The earliest written references to the Vizsla, or "yellow pointer" as it was first known, occur in the 14th century, and from then on, the breed's history is fairly well documented. The tradition of selective breeding and limited ownership was continued by Hungarian nobleman down through the centuries, so that at no time were the dogs really plentiful. The dog's breeding was always jealously guarded, and for several centuries ownership was restricted to members of the landowning aristocracy. In fact the breed came close to dying out on several occasions and was almost obliterated by the two world wars. With the Russian occupation of Hungary in 1945, many Hungarian citizens fled to other countries, including Austria, Czechoslovakia, Italy, Germany and Turkey. Among these individuals were Vizsla owners who took their dogs with them when they left Hungary; the descendants of these dogs formed the cornerstone of the breed in the United States, where they first appeared about 1950.
In 1960, the Vizsla became the 115th breed to be recognized by the American Kennel Club. The official breed standard was developed by the Vizsla Club of America and should be used as a guideline for understanding and appreciating this fabulous breed.
In the ensuing decades, the Vizsla has become reasonably well known as a member of the versatile or continental gun dog group. The continental gun dogs were originally bred as multi purpose hunting dogs. They were expected to find, point, and retrieve game birds; fetch waterfowl; and in many cases hunt both large and small game animals. The Vizsla was considered a walking gentleman’s hunting dog.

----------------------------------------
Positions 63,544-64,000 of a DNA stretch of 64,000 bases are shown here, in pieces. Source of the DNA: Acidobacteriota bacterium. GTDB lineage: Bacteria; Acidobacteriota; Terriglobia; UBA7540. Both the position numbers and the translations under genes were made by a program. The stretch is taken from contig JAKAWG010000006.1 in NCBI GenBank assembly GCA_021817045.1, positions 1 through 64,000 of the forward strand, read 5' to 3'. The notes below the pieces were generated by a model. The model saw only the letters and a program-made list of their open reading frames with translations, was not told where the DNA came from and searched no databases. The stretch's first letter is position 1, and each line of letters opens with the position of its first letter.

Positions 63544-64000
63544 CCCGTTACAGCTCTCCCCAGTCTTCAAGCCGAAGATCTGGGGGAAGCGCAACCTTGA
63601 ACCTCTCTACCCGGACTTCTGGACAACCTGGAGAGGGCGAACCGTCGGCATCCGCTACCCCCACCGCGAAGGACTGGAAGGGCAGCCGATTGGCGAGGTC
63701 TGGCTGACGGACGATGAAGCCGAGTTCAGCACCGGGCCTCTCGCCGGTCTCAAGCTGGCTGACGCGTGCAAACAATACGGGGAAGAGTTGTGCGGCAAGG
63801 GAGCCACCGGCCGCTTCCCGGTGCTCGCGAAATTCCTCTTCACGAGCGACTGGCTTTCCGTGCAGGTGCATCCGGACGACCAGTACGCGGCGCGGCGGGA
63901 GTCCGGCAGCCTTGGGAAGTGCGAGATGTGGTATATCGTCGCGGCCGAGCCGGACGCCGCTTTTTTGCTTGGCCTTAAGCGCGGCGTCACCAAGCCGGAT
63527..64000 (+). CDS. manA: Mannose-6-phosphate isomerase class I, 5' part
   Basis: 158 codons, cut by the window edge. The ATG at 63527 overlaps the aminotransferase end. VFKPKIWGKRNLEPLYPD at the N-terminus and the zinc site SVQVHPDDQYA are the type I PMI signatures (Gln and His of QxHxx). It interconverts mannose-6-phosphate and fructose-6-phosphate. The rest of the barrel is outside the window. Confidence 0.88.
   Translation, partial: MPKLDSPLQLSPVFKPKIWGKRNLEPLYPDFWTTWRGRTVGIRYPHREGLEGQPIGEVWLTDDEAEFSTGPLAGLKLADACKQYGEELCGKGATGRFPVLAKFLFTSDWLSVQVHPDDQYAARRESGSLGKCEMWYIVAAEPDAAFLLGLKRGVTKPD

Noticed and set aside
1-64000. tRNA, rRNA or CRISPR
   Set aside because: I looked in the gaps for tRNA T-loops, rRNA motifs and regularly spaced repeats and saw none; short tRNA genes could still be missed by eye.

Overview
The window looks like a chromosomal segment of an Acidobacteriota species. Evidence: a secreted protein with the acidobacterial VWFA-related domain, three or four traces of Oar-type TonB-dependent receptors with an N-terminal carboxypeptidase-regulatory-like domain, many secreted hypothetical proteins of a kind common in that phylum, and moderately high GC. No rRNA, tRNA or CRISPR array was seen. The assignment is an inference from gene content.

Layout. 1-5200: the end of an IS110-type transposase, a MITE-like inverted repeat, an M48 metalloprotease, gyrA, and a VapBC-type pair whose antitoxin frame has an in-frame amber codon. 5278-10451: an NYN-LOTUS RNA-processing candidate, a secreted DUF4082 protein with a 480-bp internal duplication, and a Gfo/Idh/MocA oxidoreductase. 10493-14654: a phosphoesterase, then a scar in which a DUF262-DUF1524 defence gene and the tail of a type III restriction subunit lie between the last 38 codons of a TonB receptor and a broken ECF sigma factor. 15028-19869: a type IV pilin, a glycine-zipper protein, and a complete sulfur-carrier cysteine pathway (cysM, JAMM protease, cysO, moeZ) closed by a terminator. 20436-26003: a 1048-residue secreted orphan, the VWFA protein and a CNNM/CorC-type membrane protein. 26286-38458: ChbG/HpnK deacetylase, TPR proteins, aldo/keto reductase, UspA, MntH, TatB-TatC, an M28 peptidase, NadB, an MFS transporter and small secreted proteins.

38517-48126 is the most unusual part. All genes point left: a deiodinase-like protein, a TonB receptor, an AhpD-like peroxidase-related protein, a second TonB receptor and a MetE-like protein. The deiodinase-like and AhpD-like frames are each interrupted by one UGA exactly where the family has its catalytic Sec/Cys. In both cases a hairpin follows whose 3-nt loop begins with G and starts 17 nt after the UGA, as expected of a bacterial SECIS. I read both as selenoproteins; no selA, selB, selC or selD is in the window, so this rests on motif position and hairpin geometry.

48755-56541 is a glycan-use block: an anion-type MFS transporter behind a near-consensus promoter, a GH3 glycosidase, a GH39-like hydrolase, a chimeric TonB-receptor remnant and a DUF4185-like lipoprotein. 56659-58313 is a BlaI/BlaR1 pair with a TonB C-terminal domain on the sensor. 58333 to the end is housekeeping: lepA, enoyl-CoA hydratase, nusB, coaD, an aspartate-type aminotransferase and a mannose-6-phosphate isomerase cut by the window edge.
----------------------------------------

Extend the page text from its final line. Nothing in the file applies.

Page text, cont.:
Like the other continental breeds the Vizsla's primary development in the United States has been as a bird dog. Progress within the breed has been noteworthy. The breed as a whole is much better than it was in the 1950s with more style and ground speed.
The Vizsla still remains one of the lesser-known Sporting Dogs. Vizsla fanciers are determined to preserve the breed's integrity and produce a dual dog -- a beautiful dog that hunts!! Conscientious caring breeders usually have waiting lists of prospective buyers and litters may be completely sold out even before the pups are born. Interested puppy buyers should steer away from dogs advertised in the newspaper and backyard breeders.
Vizslas are a sensitive breed thriving on human contact and having a tendency to mature rather slowly. Obviously, the more impatient individuals among us would probably be better served with another breed -- one which comes on more quickly and can stand up to a more rigorous training regime than the type advocated by the majority of Vizsla fanciers. But given the breed's handsome appearance, companionable temperament, and stylish performance in the field, the Vizsla still has plenty to recommend it to the sportsman looking for a distinctive and easy handling gun dog.